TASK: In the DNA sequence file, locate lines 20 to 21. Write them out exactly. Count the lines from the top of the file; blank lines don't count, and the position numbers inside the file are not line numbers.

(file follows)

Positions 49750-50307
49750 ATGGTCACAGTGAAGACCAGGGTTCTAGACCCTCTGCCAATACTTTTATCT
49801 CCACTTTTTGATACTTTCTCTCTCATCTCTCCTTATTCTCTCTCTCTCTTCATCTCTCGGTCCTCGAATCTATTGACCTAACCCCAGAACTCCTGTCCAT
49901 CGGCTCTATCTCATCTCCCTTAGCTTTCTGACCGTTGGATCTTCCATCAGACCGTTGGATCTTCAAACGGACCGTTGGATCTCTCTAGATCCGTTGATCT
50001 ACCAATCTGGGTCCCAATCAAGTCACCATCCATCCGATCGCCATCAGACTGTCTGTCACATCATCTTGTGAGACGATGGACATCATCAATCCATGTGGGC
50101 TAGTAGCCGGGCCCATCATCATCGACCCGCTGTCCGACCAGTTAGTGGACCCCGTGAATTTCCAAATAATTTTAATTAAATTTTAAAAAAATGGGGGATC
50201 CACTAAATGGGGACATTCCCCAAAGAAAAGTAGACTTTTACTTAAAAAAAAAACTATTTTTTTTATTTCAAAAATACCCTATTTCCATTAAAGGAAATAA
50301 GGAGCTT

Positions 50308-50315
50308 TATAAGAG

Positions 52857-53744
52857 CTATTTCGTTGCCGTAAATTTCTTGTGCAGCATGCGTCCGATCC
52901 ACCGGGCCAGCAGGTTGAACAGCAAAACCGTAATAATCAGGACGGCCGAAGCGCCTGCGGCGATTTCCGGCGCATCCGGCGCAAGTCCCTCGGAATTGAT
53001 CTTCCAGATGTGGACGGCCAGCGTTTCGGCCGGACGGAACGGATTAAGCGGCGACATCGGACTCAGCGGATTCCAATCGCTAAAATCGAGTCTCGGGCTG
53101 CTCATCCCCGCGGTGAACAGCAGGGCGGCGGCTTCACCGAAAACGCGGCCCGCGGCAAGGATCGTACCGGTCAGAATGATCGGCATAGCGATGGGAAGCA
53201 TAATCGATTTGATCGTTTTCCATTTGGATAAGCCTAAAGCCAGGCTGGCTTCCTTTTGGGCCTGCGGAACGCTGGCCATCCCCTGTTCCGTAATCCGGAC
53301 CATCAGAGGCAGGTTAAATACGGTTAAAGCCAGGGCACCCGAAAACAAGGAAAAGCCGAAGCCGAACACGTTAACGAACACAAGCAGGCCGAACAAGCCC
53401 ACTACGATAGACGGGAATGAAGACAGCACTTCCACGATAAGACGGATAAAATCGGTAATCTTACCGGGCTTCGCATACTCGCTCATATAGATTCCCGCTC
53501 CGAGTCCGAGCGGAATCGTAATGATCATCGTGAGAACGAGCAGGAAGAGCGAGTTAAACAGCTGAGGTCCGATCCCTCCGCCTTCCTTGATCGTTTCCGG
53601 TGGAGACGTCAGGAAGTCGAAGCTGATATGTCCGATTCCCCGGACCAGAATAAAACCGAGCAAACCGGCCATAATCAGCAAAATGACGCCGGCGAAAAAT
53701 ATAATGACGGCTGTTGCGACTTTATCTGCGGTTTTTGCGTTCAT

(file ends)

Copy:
53601 TGGAGACGTCAGGAAGTCGAAGCTGATATGTCCGATTCCCCGGACCAGAATAAAACCGAGCAAACCGGCCATAATCAGCAAAATGACGCCGGCGAAAAAT
53701 ATAATGACGGCTGTTGCGACTTTATCTGCGGTTTTTGCGTTCAT